At age 21, Jordan, who developed a passion for photography in the second grade, has recently published a photography book covering the Chicago demonstrations of 2020. His book, “Chicago Protests: A Joyful Revolution” is in the Chicago History Museum as their first piece representing the 2020 protests. The book title came about after all 17,000 photos were taken. “One of the questions that I get often is, why did you decide to focus on the joy? I didn't make a conscious decision to focus on joy. Joy is what it was,” he says. “We have to show them that we had some moments of grace and we had some moments to come together. It’s important to show that energy because it can really be encouraging to others to want to go ahead and join these movements.”
Vashon Jordan Jr., From "Chicago Protests: A Joyful Revolution," 2020. Courtesy of the artist.
Another Columbia College Chicago community member to delve into the importance of photography in social justice is alum, writer, artist, and photographer Krista Franklin MFA ’13. She is one of eight artists featured in the MoCP’s current exhibit “Reproductive: Health, Fertility, Agency,” which explores the psychological, physical, and emotional realities women encounter in the years leading up to, during, and after fertility.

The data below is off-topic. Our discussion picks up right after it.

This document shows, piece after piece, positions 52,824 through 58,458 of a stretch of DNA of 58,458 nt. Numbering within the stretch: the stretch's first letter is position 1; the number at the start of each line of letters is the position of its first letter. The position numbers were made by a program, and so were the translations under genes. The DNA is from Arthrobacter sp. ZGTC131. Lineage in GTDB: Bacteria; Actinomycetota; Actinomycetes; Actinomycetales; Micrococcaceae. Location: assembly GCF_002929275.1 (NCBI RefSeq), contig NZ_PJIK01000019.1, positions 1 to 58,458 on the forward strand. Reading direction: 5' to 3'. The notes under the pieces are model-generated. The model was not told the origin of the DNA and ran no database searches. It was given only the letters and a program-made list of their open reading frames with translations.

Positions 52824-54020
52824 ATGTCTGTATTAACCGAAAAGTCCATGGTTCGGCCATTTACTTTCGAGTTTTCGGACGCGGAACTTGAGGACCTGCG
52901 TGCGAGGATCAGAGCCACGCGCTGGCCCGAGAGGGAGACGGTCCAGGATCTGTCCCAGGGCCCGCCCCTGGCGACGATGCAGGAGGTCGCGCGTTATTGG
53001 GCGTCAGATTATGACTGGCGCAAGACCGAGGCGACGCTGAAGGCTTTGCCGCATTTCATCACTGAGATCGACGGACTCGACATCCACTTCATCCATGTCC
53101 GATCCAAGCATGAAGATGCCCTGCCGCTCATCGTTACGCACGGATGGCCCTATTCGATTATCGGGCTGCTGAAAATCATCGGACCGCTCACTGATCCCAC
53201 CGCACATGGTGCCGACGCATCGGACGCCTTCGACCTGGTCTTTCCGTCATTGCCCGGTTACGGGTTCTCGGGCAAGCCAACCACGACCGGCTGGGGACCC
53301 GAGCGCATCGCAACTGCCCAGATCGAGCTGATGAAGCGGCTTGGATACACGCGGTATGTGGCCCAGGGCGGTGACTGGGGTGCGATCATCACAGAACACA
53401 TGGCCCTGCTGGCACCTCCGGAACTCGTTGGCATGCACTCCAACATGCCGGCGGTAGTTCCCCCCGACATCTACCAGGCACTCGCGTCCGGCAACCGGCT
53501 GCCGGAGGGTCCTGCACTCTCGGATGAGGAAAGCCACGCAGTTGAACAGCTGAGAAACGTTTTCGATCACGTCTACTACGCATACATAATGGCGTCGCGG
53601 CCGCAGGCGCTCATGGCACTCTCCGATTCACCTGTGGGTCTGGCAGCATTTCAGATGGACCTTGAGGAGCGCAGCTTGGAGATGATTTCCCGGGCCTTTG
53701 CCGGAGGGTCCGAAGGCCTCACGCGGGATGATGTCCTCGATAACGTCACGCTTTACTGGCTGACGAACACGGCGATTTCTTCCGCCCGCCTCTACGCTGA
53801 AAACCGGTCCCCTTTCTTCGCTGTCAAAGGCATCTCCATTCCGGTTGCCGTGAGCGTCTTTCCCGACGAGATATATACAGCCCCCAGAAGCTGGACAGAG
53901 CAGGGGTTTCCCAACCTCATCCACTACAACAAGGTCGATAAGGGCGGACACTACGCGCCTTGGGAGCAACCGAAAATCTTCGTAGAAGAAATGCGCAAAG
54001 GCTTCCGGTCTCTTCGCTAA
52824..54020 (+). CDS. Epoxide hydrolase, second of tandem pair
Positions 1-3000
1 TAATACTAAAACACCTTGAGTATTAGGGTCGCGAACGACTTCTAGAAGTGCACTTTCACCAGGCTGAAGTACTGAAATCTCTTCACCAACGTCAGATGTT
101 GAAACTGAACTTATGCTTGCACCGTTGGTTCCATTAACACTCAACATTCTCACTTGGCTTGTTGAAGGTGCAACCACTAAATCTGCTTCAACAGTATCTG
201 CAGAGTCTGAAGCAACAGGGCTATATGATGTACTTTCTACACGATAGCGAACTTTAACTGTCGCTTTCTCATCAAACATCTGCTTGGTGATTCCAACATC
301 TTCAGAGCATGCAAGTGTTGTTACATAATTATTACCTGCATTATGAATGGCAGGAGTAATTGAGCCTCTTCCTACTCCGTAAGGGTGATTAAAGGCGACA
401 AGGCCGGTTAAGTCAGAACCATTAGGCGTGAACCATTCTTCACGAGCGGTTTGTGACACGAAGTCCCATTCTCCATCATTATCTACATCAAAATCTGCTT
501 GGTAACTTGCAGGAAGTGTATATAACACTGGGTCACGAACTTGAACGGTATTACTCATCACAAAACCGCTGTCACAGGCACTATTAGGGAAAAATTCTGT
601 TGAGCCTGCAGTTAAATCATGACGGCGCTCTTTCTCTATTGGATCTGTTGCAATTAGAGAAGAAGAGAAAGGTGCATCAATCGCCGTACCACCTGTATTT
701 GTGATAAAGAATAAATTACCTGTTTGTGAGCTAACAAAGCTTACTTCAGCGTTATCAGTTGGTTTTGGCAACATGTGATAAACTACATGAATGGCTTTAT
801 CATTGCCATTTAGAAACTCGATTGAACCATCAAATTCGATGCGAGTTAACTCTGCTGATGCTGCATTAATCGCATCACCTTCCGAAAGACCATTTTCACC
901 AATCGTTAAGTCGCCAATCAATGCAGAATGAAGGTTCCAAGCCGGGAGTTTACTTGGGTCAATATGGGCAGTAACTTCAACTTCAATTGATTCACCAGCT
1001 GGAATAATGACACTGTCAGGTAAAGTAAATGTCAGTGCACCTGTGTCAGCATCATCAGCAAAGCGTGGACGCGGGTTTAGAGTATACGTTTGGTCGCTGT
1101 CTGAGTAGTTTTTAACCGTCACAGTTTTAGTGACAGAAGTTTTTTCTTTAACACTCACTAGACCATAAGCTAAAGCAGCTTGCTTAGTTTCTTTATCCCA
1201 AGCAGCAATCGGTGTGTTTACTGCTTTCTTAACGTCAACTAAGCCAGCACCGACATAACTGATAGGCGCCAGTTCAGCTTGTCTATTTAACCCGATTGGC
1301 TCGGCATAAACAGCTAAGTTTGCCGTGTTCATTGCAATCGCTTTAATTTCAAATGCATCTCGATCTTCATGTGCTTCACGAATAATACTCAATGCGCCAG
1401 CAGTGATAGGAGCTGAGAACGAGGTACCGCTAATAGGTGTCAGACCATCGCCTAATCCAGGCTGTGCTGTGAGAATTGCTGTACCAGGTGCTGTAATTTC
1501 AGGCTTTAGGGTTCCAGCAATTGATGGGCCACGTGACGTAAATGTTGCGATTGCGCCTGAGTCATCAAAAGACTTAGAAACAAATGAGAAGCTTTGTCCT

During a panel discussion with the artists, Franklin talked about her work in “Under the Knife,” a hand-made memoir about her experience with uterine fibroids as well as the stories of her mother and sisters which includes poetry, photography, and collage. “I wanted it to be a record, a document, of that kind of mistreatment—systemic mistreatment, medical mistreatment,” says Franklin.
Although photography can raise awareness of the injustices faced by many, it can also serve as a form of confirmation—the knowledge that the discriminations taking place are real and not a figment of imagination.
Krista Franklin, "Self-Portrait in the Aftermath," 2020. Courtesy of the artist.
Franklin mentions the importance of photography and her work in terms of validation. “The audience for the book was not necessarily the fine art world. My goal was for it to be in the hands of the people. The women who wanted to have affirmation, confirmation that they weren’t crazy, that these things were actually happening to them.”
“The MoCP regularly exhibits or presents photography with a social justice connection,” says Taylor. “Reproductive justice is a social justice movement that far too few people know about. It argues that reproductive rights are human rights, and that women are not able to live as equal citizens until they have safe access to healthcare and family planning services. This exhibition aims to add visual presence and a deeper understanding of the precarious nature of female rights and freedoms in a time where the future of these rights is uncertain.”
Franklin’s photography and the exhibit “Reproductive: Health, Fertility, Agency” will be available at the MoCP through May 23.
The upcoming MoCP exhibit for the fall of 2021 focuses on gun violence and at looking at the larger systemic structures that enable this epidemic. “We hope students know the MoCP is a place for them to engage in critical discussions around the role of the image in our world today.” MoCP events are free and open to the public.